Taijuan Walker’s spring training began only 30 miles from where he’s been the last four years, but very little is familiar. He has a new uniform in his locker, a new number on that uniform and a new windup; not even his mechanics were spared from the winds of change that came from being traded this winter.
The trade, which sent Jean Segura to Seattle and Walker to Arizona, came out of nowhere, catching Walker by complete surprise.
“I was shocked more than anything,” Walker said of the trade. “It just kind of happened. [It was] the day before Thanksgiving and I wasn’t really thinking about it. No news, nothing. It just came out of the blue.”
Ketel Marte – also in the trade with Walker – shared a similar recollection of the trade. Nothing. Nothing. Bang.
Walker, a highly-touted pitching prospect coming through the minor leagues, has pitched well in stretches at the major-league level, but hasn’t put it all together to become the top-of-the-rotation starter people have expected.
In his career, he’s featured a fastball, curveball, changeup and cutter combination. He used the curveball to set hitters up early in the count, and while he was effective against left-handed hitters, he struggled with right-handed hitters.
Last season in Seattle, Walker added a slider to his repertoire that used to be a cutter, according to Chris Iannetta, who caught Walker in Seattle last year before signing with the D-backs this offseason. The change was made to help his success against right-handers.
“He didn’t bring it into a game until late in the year and even then, he didn’t have the feel,” Iannetta said. “With the offseason throwing program and getting spring training under his belt, getting that slider going is going to be a difference-maker for him.”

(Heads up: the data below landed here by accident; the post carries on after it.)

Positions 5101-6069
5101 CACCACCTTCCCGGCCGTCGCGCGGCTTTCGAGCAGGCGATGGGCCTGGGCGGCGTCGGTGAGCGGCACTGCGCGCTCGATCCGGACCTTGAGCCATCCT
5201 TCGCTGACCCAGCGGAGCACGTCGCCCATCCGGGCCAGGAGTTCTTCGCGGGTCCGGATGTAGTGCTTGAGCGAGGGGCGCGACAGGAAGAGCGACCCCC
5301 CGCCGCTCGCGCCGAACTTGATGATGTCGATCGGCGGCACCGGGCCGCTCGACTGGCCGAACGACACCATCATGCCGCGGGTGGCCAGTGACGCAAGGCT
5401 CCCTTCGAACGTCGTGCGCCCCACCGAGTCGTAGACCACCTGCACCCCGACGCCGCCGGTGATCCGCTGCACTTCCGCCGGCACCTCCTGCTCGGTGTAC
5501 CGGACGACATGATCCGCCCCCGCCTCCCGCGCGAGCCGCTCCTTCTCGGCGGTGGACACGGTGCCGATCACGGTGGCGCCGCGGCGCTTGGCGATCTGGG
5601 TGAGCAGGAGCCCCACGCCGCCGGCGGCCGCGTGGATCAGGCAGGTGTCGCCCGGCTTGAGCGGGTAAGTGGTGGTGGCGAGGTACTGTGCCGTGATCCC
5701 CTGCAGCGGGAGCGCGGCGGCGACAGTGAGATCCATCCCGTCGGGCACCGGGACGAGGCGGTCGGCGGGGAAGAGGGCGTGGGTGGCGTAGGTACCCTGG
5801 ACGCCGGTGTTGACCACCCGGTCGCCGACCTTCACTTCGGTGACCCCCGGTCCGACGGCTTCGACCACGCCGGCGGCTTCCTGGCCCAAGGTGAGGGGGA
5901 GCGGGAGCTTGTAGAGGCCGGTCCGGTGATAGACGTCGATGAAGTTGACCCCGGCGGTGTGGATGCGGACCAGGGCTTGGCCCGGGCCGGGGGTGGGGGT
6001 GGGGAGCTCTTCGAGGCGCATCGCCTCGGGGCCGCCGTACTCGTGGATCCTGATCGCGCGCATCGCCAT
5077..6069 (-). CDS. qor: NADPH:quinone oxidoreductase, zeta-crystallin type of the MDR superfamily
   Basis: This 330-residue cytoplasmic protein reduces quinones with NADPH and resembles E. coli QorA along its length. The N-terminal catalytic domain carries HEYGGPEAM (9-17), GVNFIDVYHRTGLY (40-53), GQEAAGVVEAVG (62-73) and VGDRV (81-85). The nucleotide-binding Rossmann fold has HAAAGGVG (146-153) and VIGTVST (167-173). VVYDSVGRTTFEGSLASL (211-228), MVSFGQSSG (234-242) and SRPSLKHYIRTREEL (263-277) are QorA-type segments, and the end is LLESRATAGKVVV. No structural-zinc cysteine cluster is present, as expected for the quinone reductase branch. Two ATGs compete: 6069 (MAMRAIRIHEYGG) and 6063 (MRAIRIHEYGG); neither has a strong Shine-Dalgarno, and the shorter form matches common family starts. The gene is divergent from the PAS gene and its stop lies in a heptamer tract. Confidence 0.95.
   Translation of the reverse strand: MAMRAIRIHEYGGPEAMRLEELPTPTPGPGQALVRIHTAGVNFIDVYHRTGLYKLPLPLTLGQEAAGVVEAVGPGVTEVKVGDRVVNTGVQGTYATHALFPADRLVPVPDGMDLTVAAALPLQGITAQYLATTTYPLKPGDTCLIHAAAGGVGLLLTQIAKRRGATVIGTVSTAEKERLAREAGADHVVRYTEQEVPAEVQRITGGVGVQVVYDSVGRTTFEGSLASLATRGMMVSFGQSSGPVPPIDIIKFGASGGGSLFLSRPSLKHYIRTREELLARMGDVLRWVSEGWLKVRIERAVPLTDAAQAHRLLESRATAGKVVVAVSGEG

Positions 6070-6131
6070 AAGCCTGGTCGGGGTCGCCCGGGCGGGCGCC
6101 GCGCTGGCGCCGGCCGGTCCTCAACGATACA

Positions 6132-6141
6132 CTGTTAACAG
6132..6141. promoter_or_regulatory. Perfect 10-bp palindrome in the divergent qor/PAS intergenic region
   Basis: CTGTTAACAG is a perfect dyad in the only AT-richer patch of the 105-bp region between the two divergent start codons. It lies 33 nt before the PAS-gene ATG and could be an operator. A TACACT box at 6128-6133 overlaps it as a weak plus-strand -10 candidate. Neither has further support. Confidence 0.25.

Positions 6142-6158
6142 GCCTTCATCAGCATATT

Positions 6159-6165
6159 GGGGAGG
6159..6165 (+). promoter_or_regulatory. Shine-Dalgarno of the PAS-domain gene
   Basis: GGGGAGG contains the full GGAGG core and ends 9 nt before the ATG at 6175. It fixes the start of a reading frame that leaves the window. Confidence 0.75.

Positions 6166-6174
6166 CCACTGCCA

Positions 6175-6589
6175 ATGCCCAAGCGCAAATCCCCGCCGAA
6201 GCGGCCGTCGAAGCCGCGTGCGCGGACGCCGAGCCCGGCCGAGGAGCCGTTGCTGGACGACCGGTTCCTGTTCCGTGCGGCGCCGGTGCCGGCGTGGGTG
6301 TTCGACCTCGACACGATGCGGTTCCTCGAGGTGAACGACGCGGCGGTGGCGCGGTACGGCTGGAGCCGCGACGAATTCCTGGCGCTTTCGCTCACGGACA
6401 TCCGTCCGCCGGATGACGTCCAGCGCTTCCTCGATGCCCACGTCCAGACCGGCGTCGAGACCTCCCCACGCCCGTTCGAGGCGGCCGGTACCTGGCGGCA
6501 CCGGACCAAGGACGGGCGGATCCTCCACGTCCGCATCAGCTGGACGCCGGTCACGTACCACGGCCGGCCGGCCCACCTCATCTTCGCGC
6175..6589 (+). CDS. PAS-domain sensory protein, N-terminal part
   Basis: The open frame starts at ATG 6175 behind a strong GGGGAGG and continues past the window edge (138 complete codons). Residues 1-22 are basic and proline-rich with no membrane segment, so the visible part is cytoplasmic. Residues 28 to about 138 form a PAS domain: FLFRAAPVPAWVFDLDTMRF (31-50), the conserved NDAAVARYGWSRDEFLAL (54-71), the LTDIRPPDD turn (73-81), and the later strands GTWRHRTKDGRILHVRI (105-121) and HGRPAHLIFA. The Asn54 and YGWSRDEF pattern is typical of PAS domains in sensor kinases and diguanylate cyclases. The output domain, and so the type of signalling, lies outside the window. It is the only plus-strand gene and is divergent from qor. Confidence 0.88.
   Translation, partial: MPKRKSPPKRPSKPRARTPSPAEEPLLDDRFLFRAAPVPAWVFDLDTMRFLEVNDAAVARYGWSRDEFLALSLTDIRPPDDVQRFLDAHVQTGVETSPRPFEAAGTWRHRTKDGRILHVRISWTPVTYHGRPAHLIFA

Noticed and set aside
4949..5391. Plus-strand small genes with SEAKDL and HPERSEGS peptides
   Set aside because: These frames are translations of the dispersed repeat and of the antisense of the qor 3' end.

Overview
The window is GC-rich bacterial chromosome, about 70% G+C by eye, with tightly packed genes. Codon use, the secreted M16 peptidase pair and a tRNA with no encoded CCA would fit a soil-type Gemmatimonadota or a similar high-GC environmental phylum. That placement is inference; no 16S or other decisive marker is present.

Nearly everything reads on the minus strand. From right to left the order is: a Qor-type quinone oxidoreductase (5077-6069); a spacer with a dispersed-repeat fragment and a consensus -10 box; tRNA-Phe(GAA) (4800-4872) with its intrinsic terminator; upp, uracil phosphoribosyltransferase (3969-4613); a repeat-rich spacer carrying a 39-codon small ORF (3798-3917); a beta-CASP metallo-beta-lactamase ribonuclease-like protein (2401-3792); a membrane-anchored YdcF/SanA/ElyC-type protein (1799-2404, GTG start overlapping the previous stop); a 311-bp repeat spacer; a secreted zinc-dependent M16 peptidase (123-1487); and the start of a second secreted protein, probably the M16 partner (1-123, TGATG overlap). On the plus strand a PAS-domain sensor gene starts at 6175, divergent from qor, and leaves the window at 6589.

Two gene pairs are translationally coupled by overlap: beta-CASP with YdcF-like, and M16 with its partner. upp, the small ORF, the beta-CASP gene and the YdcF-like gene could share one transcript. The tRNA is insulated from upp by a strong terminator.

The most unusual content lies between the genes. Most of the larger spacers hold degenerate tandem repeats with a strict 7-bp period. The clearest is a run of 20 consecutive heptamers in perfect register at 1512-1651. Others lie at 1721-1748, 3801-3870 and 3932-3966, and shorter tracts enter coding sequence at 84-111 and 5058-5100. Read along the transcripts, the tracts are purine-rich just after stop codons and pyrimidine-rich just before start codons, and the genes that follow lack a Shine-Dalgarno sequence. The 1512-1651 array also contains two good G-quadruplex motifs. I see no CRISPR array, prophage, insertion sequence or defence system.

Walker not having the feel for the slider early on is not uncommon, and reminded Iannetta of Baltimore Orioles pitcher Ubaldo Jimenez, whom he caught in Colorado.
“I saw it with Ubaldo and it took him a year-and-a-half to get the hang of throwing it,” Iannetta said. “He was also a fastball, curveball, changeup kind of guy. Adding a slider elevated his game to the next level, and that’s what Taijuan is looking to do.”
Part of Walker’s struggles to learn the slider were due to injury; he admitted to pitching with 10 bone spurs in his ankle last season and that resulted in his mechanics getting all out of sorts.
Now, with Arizona, pitching coach Mike Butcher is working with Walker on not only fixing his mechanics, but altering them to make him a more effective pitcher.
“Yeah, working on a higher glove slide, having an actual windup instead of a modified windup,” Walker said. “Staying back and bending my legs.”
The purpose of it, according to Walker, is to create more deception — more of an angle, to hide the ball from the hitters for a bit longer.
“Any advantage I can get against a hitter, I feel like I have to take it.”
Being in a new league, a new environment, around different people – players, coaches, etc. – may be the best thing for Taijuan Walker to reach his ceiling.
By Robert Murray